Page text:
A new justice program aims to change the way school conflicts are handled. Known as restorative justice, the program — which has seen success in schools in the Oakland and Los Angeles unified school districts — will begin at Bear Creek this year.
The current disciplinary system uses what Principal Bill Atterberry dubs “escalating consequences” in which the severity of disciplinary actions increases with every infraction a student commits. Atterberry says the current program is not working and the answer is restorative justice.
Restorative justice is a judicial approach focused on assessing the harm caused by an offender. Conflicts can be solved using mediation circles where the needs of both victim and offender are addressed.
“Where [restorative justice] has been implemented, it has been effective at helping students develop empathy,” Atterberry said. “The students would still have a consequence, but they get to participate in the choice of that consequence.”
Atterberry’s plan for the program’s implementation is to start small by having conflict mediation, teachers and counselors involved.
“Students will be trained how to use it,” Atterberry said. “After teachers and students receive training, they would have these circles [where] they talk about when someone violates school rules.”
The program not only involves the victim and offender in the discussion and decision-making process but also the school community. According to an article on the Restorative Justice Online website, “Congregations might involve the victim or offender or both, as well as other students, a teacher or administrator to mediate the discussion, or even the victim or offender’s family.”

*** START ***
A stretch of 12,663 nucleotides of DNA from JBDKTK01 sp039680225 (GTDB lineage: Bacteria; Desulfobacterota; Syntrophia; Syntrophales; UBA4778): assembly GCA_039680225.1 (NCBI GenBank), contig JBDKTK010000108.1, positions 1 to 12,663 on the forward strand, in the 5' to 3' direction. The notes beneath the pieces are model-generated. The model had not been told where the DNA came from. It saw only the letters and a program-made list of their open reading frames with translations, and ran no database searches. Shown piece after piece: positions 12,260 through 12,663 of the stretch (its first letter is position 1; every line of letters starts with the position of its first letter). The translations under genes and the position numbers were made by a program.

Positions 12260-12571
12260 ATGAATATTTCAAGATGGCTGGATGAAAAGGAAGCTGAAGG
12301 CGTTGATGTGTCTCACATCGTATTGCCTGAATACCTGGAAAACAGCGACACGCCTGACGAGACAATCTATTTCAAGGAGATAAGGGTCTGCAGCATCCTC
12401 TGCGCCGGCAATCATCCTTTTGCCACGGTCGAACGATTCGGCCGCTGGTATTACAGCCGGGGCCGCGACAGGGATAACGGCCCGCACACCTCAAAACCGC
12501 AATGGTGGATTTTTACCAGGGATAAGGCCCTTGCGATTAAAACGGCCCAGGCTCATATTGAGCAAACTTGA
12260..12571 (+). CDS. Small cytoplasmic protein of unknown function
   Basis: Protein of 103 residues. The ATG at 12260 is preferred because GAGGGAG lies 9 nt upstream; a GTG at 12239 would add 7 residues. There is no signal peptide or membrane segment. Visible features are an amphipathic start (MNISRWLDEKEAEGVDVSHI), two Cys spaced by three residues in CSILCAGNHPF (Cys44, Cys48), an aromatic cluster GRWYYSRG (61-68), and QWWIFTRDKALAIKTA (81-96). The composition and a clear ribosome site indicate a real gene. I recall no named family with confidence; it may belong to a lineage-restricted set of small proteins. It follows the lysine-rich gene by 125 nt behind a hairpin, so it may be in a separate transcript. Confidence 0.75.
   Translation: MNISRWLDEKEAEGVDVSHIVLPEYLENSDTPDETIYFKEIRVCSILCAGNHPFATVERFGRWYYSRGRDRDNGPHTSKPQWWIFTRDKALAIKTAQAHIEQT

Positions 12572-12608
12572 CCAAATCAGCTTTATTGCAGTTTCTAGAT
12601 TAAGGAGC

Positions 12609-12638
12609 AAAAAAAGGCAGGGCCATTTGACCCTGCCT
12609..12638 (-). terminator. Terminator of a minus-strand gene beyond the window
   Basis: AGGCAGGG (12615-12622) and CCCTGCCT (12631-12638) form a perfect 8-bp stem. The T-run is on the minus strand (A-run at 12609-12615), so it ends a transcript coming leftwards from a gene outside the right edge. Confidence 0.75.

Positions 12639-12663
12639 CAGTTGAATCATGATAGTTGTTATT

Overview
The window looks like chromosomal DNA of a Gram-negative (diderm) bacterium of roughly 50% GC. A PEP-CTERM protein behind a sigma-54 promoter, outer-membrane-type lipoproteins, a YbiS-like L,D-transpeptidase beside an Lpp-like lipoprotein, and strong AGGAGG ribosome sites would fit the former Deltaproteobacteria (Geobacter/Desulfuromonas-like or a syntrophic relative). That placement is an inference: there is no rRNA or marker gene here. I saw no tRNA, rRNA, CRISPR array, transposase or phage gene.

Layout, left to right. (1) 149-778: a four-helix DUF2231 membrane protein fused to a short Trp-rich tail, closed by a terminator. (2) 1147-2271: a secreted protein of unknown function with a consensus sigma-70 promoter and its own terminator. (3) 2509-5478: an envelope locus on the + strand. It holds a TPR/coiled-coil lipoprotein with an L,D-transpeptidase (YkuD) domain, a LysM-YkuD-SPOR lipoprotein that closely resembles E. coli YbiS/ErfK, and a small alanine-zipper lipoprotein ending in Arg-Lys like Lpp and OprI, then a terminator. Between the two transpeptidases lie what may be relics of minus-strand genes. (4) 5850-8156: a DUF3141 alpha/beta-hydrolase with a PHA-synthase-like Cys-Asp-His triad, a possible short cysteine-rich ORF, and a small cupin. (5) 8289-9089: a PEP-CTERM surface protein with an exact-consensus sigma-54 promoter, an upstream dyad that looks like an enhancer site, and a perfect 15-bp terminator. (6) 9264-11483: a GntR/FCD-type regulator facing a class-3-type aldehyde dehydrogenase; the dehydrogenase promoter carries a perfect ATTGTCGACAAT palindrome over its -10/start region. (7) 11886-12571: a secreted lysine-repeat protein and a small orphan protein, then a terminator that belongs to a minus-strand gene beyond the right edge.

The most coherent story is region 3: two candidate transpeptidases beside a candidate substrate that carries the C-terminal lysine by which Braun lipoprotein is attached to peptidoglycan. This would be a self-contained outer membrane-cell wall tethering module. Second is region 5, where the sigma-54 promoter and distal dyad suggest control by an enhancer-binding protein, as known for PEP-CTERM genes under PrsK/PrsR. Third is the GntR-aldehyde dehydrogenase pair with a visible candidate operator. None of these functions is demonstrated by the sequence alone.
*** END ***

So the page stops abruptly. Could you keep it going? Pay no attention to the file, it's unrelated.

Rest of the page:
While most students interviewed about the new program did not have strong feelings that it would make a difference, some, notably juniors and seniors who have attended Bear Creek since their freshman year, say the use of a form of a student “jury” would greatly affect the student community.
“I think it’s going to be positively received because of the involvement of peers in the process of justice,” junior Maxim Chiao said.
However there are some doubts from the community.
“It’s going to require considerable preparation and change of the administrative climate before it is likely to have its full effect,” English teacher Grace Morledge said. In other words, the community will have to mentally adjust to the program for it be effective, which Morledge believes will consume a considerable amount of time.
Other students fear the negative consequences that may result from disciplining their peers. Most students do not mind judging others, but an issue arises when they have to assume judgement over their friends.
“What if I see a friend [as the offender]?” Chiao asked.
Questions like Chiao’s worry some students who have the possibility of being put in the “jury,” while other students do not believe their emotions and social bias would deter them.
“I wouldn’t feel uncomfortable because I would be there to help create justice for the situation at hand,” junior Victoria Castro-Chavez said. “I wouldn’t necessarily let my personal emotions for the individual interfere with the conflict at hand.”
The end goal of the restorative justice program is to reduce the number of suspensions specifically due to student conflicts.